NANYANG TECHNOLOGICAL UNIVERSITY, SINGAPORE
Research focus: nanorobotics for environmental monitoring and remediation
Moo, who has been interested in materials chemistry from an early age, has decided to focus his work on creating new materials and understanding how they interact with their surroundings in order to make them most useful to society. He focuses on the development of self-propelled micro/nanosystems along with the extraction of useful macro-behaviour from nanotechnology.
Moo is currently doing a PhD in materials chemistry at Nanyang Technological University in Singapore. He works in the area of environmental remediation and studies the use of novel methods for detection of heavy metals in water. He has successfully developed an artificial micro-fish that can detect the presence of lead and cadmium in water. For this groundbreaking innovation, he won the Falling Walls Lab Singapore 2016 and will be representing the university at the Falling Walls Lab Finale in Berlin. A different aspect of his research is the development of carbon nanomaterials for the removal of heavy metals from water. His work has been included in three different water forums: the Singapore International Water Week’s Young Water Leaders Summit, the Asia Pacific Youth Parliament for Water and the World Water Forum. He has also published 10 articles in the area of water monitoring and remediation.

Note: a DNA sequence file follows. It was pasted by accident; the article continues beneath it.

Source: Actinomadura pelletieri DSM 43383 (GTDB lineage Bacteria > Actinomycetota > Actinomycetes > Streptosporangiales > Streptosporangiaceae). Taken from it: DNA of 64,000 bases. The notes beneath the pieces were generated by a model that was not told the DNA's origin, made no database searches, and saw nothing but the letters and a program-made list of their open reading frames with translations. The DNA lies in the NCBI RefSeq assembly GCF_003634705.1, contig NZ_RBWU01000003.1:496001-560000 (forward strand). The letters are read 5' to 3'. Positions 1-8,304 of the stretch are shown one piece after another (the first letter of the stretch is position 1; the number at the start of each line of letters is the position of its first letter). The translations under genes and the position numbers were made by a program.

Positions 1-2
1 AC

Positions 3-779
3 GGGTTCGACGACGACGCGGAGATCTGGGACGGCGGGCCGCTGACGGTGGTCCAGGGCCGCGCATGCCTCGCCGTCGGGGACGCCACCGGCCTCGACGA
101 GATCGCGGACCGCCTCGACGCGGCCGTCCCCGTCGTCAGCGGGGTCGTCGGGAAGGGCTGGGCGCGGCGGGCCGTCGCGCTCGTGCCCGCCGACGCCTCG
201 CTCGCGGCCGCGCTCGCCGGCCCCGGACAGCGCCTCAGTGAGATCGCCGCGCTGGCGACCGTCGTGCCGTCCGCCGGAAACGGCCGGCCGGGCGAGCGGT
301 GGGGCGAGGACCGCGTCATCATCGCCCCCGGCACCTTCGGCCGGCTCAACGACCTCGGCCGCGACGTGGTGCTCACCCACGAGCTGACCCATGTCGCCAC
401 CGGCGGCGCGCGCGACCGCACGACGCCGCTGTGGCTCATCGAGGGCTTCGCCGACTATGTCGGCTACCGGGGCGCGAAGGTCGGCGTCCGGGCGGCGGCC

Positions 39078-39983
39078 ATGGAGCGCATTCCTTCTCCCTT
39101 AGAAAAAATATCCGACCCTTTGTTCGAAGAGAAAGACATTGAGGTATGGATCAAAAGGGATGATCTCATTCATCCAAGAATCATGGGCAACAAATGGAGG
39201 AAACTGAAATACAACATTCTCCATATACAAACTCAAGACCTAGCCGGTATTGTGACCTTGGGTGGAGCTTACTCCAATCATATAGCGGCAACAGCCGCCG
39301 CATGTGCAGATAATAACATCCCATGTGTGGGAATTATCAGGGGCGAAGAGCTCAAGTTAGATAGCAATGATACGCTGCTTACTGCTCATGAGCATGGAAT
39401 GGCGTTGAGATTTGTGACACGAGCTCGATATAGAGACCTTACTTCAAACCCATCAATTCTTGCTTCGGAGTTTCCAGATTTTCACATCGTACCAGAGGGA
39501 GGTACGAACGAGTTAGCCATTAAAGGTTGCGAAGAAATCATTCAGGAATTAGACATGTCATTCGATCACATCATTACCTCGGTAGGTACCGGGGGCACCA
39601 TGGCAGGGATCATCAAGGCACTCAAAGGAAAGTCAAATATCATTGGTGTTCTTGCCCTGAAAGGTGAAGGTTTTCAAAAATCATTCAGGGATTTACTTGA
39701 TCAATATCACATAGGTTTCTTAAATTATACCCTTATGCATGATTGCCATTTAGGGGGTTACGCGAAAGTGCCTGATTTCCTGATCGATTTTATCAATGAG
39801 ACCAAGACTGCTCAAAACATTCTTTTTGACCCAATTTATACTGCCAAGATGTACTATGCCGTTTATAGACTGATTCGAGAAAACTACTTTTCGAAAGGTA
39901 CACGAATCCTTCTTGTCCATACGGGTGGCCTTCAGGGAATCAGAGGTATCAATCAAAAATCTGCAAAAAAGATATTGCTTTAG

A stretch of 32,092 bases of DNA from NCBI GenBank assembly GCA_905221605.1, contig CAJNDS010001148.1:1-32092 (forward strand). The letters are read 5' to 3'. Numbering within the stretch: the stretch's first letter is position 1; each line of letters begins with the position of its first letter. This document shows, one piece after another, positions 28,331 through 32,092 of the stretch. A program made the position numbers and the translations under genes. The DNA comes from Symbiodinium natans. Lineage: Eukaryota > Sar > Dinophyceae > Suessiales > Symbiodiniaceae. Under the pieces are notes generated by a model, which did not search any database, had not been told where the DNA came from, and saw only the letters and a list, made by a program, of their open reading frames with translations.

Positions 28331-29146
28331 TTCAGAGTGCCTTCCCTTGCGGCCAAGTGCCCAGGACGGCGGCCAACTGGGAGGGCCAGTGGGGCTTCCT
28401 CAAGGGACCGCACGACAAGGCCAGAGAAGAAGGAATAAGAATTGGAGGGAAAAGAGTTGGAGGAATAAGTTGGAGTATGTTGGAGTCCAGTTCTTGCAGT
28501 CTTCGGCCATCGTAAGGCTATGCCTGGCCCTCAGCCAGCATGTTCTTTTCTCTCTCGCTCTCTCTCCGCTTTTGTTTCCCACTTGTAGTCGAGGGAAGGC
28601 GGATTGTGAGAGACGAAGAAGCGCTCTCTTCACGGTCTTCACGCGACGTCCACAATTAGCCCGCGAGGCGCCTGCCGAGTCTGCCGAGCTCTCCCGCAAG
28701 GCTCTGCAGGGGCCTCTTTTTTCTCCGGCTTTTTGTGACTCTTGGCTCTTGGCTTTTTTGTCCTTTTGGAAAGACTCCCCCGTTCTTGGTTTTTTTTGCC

During his time as a PhD student, he has participated in a self-initiated project with a colleague at the Tokyo Institute of Technology, where they designed a concept engine aimed at reducing carbon dioxide emissions. That research proposal was submitted to multiple competitions, resulting in the Best Presentation Award at the First Business Plan Competition 2016 in Japan. The team was also selected to participate in the Decarbonathon as part of the COP21 event in Paris and was one of the top 5 finalists at the BASF Asia Pacific PhD Challenge 2015 in China.
The jury really valued Moo’s efforts to understand the links between science and human society. His work in developing ways to improve people’s lives and his willingness to train new generations will be an important contribution to the scientific community.